Oliver Husain | Watermelons 15 November 2018 until January 2019
Oliver Husain’s “Watermelons” consists of a largescale video installation, a video projection and a new series of drawings and marks the artist’s second solo show at Clages. French Exit, an experimental video installation that takes over the entirety of the gallery’s front exhibition space creates an environment that revolves around the viewer rather than excluding him. To make a “French Exit” means to leave a party or gathering without saying goodbye – the video works like a game and sets up a number of rules that then play out during its course.
Animating hollow spaces and alluding to the juxtaposition between two-dimensionality, flatness and weaving Husain addresses the stance of the individual against the mass; the networked dialectics of soft bodies and hard reflections. The revolving door by a glass wall with no other obstructions depicted at the video serves as a three-dimensional object that seems like an animated surface through its reflections. Apart from being a formal element, the door is a loaded location, a stand in for glass architecture and all the associations that come with it. A glass wall as border visually diffusing inside and outside, while keeping space controlled, merges with the projection screen, making wall and screen fold into one.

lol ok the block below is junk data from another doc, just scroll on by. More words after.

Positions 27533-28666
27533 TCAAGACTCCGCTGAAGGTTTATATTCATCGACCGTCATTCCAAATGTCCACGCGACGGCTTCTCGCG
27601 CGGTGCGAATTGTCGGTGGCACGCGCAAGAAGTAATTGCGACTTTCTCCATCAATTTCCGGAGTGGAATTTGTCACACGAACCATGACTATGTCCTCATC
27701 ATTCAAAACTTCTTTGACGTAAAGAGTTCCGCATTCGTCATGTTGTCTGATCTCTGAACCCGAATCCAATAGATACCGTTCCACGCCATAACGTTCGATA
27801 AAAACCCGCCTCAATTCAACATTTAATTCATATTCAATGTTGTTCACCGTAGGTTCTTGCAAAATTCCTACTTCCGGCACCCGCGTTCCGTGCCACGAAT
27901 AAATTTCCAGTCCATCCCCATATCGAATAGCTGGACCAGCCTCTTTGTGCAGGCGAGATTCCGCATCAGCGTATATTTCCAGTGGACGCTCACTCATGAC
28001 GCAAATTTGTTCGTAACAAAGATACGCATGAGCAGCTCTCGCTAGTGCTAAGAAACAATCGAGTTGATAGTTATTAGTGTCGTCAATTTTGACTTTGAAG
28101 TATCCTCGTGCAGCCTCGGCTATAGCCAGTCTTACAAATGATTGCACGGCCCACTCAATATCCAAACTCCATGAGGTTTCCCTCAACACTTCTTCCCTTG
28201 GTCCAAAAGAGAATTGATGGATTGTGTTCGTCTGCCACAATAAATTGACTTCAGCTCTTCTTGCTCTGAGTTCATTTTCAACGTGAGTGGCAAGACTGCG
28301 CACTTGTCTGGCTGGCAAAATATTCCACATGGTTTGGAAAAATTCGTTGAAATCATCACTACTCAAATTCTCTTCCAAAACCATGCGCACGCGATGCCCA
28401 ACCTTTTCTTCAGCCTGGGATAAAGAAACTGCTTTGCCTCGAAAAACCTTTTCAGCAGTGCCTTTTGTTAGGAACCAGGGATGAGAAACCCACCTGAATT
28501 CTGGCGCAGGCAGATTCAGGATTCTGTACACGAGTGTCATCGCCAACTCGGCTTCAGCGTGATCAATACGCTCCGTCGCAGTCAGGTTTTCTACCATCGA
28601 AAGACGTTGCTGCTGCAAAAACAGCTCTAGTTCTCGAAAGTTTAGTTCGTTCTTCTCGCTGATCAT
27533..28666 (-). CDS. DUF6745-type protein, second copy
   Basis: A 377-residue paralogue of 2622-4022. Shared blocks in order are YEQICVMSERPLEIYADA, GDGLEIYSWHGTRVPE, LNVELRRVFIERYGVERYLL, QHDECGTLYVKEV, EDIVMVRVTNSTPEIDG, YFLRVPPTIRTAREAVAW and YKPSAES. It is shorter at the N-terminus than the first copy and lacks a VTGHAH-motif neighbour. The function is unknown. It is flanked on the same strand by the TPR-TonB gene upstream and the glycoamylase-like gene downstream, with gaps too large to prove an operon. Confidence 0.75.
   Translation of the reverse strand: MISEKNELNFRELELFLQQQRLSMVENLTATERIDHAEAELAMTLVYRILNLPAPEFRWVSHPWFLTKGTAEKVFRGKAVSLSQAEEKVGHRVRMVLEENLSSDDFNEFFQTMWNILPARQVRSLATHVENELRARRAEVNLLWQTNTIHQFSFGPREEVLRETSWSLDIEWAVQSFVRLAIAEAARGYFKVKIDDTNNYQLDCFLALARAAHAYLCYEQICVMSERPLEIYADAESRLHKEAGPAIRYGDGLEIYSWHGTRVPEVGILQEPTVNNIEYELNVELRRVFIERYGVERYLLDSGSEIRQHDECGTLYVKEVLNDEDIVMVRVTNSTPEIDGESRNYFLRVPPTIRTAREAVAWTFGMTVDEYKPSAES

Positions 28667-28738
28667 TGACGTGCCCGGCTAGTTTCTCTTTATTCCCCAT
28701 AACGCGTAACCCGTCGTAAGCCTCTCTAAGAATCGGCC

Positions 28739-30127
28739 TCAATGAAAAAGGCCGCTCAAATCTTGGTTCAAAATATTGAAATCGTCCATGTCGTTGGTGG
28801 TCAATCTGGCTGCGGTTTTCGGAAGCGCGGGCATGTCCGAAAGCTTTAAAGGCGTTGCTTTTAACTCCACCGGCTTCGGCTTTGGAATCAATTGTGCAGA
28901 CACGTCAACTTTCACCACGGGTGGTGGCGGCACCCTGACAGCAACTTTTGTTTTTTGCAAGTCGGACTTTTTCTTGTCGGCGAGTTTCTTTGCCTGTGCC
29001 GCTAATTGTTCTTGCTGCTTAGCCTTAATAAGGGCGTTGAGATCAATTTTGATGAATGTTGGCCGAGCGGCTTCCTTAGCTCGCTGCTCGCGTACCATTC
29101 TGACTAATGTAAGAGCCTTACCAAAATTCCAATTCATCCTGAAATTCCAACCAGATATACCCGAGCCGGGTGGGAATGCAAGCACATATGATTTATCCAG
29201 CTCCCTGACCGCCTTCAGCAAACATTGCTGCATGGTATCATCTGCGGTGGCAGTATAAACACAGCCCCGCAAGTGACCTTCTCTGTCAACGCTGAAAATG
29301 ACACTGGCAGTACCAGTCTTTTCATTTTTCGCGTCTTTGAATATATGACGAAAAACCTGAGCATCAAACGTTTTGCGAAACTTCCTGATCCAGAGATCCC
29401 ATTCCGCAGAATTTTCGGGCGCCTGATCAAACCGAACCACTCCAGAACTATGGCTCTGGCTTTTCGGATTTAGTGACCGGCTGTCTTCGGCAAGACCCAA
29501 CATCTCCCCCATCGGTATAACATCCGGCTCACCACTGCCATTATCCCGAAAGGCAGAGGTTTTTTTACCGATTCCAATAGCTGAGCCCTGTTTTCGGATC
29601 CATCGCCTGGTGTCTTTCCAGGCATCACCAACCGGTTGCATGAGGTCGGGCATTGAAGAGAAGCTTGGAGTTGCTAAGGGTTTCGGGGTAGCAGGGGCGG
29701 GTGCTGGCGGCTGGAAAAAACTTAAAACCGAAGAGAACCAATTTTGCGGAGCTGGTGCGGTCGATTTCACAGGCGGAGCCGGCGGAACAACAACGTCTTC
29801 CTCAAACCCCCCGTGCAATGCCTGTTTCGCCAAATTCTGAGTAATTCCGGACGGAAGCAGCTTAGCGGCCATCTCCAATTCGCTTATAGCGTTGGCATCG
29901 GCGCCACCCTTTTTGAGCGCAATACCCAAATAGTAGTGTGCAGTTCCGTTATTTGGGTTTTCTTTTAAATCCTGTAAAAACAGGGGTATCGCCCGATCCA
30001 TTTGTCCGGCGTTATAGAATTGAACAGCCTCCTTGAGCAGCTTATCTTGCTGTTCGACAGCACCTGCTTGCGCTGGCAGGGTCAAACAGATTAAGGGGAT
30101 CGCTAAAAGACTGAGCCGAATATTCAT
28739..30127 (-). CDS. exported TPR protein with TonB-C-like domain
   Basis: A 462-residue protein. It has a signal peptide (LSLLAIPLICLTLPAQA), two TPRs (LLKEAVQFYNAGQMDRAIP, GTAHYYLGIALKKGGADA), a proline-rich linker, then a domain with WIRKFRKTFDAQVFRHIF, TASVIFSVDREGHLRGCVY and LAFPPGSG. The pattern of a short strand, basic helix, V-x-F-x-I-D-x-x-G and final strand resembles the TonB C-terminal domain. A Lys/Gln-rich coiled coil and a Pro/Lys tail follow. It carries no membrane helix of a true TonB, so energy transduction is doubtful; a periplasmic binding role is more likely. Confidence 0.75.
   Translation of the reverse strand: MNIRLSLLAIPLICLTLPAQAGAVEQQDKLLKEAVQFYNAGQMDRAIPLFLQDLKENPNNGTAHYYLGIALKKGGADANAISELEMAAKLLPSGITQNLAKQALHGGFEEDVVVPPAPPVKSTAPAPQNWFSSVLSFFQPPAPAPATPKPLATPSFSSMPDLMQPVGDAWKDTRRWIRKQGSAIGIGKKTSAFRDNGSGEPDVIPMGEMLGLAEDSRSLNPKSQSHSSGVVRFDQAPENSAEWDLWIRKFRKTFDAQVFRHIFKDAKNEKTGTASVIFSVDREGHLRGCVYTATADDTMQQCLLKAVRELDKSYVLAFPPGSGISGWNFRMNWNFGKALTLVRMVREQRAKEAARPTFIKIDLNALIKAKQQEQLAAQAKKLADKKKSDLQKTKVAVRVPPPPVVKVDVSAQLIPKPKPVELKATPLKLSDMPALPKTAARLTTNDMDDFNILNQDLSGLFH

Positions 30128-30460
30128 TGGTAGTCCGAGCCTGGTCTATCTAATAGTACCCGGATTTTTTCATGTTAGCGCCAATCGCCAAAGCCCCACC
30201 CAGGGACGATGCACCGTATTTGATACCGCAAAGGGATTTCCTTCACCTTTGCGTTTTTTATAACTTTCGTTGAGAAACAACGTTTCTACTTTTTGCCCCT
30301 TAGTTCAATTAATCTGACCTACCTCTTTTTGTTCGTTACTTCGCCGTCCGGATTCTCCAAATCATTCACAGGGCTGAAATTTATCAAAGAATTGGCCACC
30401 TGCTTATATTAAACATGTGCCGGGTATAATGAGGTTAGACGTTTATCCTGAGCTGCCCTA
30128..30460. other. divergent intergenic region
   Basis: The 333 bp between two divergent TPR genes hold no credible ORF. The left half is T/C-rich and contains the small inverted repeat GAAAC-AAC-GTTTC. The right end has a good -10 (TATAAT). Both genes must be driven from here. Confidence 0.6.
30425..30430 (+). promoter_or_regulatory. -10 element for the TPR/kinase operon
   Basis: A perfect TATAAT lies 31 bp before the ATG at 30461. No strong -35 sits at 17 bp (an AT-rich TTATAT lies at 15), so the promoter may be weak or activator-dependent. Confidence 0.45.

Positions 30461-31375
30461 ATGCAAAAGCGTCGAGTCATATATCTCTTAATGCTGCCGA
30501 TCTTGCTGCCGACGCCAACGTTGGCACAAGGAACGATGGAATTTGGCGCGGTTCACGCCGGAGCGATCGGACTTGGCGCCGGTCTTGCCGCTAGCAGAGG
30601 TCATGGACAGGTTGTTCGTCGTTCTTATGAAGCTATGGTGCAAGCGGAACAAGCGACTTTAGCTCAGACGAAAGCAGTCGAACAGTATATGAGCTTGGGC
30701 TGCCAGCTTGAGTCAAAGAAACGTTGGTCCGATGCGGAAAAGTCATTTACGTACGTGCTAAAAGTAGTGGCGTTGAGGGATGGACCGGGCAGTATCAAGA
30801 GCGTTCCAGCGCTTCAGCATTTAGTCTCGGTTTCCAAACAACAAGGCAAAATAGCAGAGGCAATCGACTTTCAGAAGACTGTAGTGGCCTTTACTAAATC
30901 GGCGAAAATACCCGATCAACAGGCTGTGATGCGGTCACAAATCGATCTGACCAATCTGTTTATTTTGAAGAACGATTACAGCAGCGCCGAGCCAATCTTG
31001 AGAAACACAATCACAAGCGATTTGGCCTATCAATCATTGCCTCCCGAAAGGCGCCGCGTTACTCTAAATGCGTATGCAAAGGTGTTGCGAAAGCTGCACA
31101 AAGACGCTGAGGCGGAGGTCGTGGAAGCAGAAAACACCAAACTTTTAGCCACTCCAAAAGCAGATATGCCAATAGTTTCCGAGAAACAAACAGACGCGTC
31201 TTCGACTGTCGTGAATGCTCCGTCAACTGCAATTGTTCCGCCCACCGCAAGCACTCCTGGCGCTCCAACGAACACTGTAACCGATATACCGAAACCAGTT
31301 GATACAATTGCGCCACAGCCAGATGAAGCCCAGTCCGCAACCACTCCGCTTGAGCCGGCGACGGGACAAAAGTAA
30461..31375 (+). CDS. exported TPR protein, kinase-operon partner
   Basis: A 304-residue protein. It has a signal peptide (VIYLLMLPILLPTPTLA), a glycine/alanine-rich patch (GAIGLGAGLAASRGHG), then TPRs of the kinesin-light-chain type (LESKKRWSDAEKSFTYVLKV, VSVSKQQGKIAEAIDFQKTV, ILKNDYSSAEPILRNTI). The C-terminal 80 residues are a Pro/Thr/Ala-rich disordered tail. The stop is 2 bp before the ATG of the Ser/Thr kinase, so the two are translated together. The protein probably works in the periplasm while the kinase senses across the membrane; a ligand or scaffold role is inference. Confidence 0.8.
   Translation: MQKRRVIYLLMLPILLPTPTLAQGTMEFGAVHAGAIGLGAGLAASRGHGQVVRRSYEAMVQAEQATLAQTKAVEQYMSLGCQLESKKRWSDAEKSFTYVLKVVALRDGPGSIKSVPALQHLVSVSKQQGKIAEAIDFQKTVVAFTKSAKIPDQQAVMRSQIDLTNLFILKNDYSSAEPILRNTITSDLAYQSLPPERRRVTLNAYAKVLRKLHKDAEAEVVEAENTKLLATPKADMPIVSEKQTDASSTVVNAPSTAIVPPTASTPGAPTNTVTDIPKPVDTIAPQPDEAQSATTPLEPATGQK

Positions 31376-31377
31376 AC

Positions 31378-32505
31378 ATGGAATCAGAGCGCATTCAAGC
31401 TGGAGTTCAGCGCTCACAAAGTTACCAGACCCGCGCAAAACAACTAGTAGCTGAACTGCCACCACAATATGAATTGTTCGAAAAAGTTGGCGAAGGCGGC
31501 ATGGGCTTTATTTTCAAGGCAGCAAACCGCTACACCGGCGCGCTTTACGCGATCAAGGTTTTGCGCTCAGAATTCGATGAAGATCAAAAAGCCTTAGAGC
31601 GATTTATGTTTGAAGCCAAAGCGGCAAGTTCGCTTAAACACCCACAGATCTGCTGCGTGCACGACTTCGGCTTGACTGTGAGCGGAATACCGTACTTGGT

The choreography dominating Husain’s narration was developed over a long rehearsal period with the three performers. The various ‘visual instructions’ and actual movements or voice actions were created by the participants individually, while the visual instructions were based on the idea of barriers, membranes, soft or hard openings, exclusion, invisible borders and energy fields; like a body weaving through a line of soft massive volumes. In that way French Exit relates to the artist’s second video intervention at the gallery titled Parade and its more outspoken politics and language.
The drawings integrated in Husain’s spatial choreographies continue the same line of thought in a more introspective manner. Soft shapes pressed into silhouette-like outlines suggest dance or movement and these creatures evolving out of color puddles offer sly gestures.
It would be a dream to be able to make costumes out of free flowing watercolors. Wouldn’t it?